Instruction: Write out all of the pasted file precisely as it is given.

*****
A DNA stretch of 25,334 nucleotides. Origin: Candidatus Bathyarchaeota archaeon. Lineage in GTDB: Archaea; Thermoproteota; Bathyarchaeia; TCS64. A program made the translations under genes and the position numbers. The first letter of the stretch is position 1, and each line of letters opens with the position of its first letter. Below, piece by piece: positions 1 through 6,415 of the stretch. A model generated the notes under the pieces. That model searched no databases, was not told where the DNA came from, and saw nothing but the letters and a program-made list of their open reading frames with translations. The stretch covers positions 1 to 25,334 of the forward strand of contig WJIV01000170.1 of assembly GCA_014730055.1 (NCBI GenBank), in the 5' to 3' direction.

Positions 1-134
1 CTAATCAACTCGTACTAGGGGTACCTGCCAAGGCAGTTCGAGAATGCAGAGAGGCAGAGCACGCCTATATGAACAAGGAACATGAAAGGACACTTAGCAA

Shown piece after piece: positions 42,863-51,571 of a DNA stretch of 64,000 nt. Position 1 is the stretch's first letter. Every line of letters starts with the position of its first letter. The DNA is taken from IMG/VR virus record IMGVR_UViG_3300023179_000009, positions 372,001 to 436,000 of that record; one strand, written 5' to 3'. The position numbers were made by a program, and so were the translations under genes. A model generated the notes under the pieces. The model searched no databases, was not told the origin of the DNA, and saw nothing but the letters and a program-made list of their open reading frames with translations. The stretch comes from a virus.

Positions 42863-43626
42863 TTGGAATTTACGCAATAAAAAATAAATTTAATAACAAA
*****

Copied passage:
A DNA stretch of 25,334 nucleotides. Origin: Candidatus Bathyarchaeota archaeon. Lineage in GTDB: Archaea; Thermoproteota; Bathyarchaeia; TCS64. A program made the translations under genes and the position numbers. The first letter of the stretch is position 1, and each line of letters opens with the position of its first letter. Below, piece by piece: positions 1 through 6,415 of the stretch. A model generated the notes under the pieces. That model searched no databases, was not told where the DNA came from, and saw nothing but the letters and a program-made list of their open reading frames with translations. The stretch covers positions 1 to 25,334 of the forward strand of contig WJIV01000170.1 of assembly GCA_014730055.1 (NCBI GenBank), in the 5' to 3' direction.

Positions 1-134
1 CTAATCAACTCGTACTAGGGGTACCTGCCAAGGCAGTTCGAGAATGCAGAGAGGCAGAGCACGCCTATATGAACAAGGAACATGAAAGGACACTTAGCAA

Shown piece after piece: positions 42,863-51,571 of a DNA stretch of 64,000 nt. Position 1 is the stretch's first letter. Every line of letters starts with the position of its first letter. The DNA is taken from IMG/VR virus record IMGVR_UViG_3300023179_000009, positions 372,001 to 436,000 of that record; one strand, written 5' to 3'. The position numbers were made by a program, and so were the translations under genes. A model generated the notes under the pieces. The model searched no databases, was not told the origin of the DNA, and saw nothing but the letters and a program-made list of their open reading frames with translations. The stretch comes from a virus.

Positions 42863-43626
42863 TTGGAATTTACGCAATAAAAAATAAATTTAATAACAAA